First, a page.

Jammu and Kashmir High Court: Tashi Rabstan J., in a matter relating to preventive detention declined to provide opinion over that of detaining authority and reiterated that the object of preventive detention is not to punish a man but to prevent from any further acts.

The present case relates to the detenu, Mian Abdul Qayoom who is a renowned Practising Senior Advocate in the Jammu and Kashmir High Court and is also the President of the High Court Bar Association. The detenu had been placed under preventive detention in the year 2010 and after several confinements in various Sub Jails of the state, the detention order was withdrawn. The detenu was said to have been arrested during August 2019 and has been lodged into police custody under preventive detention. Upon several enquires as to the grounds of detention the close relatives of the detenu received an order and it was reported that the detenu was suffering from various ailments.

Advocates, Z.A. Shah, with Manzoor A. Dar, representing the petitioner submitted that the impugned order of detention issued by the respondent had not been communicated nor provided to detenu, which deprived the petitioner of making an effective representation before detaining authority. It was also submitted that the grounds of detention were signed by the respondents without any application of mind and without going through the grounds of detention. It was pointed out that the respondents had relied upon the FIRs registered in the year 2008 and 2010 for detaining the detenu, for which the petitioner had already served the required detention.

Senior Additional Advocate General representing the state,  B. A. Dar contended that the detenu was detained legally under the J&K Public Safety Act, 1978 (“Act of 1978”) and all statutory requirements have complied. It was contended that the contents of detention order/warrant and grounds of detention are stated to have been read over and explained to detenu. Grounds of detention have been framed by detaining authority with a complete application of mind after carefully examining the material/record furnished to it by sponsoring agency and only after deriving subjective satisfaction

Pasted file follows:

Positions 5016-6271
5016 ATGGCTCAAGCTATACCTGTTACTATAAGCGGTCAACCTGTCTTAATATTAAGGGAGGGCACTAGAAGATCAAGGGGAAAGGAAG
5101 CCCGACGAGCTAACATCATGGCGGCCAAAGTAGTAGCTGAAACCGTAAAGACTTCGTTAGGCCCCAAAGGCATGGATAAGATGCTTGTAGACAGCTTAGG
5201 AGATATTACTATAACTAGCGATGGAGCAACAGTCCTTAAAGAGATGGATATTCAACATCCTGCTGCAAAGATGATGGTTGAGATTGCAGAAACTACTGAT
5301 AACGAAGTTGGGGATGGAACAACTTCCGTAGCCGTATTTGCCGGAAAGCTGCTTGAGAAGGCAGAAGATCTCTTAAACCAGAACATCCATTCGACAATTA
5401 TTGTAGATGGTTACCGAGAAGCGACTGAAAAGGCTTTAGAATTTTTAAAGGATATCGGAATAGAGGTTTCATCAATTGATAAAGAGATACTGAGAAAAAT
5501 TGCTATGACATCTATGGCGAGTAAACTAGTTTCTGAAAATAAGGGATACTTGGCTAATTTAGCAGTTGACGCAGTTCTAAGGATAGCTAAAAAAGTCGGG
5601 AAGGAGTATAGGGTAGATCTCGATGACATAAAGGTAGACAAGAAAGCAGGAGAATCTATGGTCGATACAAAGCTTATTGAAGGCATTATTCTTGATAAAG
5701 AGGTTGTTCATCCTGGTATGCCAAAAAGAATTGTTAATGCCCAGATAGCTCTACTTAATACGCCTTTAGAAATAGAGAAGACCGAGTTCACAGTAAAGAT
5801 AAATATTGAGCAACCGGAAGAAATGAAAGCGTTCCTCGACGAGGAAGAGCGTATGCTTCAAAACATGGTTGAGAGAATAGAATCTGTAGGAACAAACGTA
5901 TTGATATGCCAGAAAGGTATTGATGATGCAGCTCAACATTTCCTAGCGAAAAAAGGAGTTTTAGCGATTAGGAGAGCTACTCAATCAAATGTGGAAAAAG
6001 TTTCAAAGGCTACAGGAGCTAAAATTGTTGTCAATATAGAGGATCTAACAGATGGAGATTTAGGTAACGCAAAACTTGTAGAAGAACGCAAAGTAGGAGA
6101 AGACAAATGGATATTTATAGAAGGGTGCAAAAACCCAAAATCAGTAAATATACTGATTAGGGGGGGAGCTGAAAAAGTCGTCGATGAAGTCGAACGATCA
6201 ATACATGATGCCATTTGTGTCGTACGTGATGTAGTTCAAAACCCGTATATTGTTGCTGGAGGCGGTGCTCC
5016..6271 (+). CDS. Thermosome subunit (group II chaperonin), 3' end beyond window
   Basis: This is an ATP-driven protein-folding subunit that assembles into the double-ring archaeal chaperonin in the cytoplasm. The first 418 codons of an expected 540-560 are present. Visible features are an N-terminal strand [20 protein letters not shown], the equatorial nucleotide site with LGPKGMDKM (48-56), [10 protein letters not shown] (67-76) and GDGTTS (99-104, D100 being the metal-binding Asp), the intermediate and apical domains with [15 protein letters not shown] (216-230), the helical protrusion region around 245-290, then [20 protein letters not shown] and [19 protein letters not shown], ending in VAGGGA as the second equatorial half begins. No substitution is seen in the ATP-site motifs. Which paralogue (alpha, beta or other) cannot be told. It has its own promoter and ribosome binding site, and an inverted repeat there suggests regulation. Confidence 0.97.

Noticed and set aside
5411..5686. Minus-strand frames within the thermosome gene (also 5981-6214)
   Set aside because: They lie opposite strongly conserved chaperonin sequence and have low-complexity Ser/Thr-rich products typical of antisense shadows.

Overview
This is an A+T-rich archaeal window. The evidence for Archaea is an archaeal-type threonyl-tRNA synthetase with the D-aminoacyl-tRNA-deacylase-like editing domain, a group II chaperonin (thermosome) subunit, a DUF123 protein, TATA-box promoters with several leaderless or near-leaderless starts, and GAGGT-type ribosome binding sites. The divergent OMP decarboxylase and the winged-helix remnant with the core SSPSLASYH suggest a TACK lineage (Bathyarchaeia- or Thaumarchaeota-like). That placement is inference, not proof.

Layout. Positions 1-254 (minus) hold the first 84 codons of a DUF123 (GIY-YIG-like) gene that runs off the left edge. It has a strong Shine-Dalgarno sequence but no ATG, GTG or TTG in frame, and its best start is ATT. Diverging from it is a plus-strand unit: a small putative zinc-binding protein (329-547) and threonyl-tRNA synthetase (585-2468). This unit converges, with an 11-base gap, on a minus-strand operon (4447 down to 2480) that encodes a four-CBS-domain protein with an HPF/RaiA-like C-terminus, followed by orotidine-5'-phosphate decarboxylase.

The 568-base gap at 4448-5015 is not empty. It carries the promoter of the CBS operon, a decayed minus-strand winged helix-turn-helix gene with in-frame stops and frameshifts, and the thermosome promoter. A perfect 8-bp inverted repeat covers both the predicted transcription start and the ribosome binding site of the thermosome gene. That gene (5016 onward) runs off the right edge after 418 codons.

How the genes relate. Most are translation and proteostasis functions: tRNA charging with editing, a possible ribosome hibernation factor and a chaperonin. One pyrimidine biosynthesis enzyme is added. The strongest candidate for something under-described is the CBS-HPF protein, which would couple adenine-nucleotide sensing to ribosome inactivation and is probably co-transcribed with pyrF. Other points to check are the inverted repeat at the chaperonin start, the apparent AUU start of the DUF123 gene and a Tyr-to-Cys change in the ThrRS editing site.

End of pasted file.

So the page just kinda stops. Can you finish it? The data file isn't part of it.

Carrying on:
The Court upon perusal of the facts and circumstances of the case reiterated the purpose of the Act of 1978 that “the purpose of the J&K Public Safety Act, 1978, is to prevent the acts and activities prejudicial to security of the State or maintenance of public order. The acts, indulged in by persons, who act in concert with other persons and quite often such activity has national level consequences….it is not necessary that there should be multiplicity of grounds for making or sustaining an order of detention.” The Court on examining the records stated that the grounds for detention are definite, proximate and free from any ambiguity. The Court placed reliance on State of Gujarat v. Adam Kasam Bhaya, (1981) 4 SCC 216 and observed that it is a settled law that the High Court in the proceedings under Article 226 of the Constitution has limited scope to scrutinizing whether detention order has been passed on the material placed before it, it cannot go further and examine sufficiency of material. It also relied on State of Punjab v. Sukhpal Singh, (1990) 1 SCC 35 and stated that the High Court does not sit in appeal over the decision of detaining authority and cannot substitute its own opinion over that of detaining authority when grounds of detention are precise, pertinent, proximate and relevant. Upon reliance to various Supreme Court decisions the Court concluded that the present matter lies within the competence of Advisory Board since preventive detention is not punitive but preventive and is resorted to with a view to prevent a person from committing activities regarded as prejudicial to certain objects that the law of preventive detention seeks to prescribe. [Mian Abdul Qayoom v. State of J&K, 2020 SCC OnLine J&K 96, decided on 07-02-2020]

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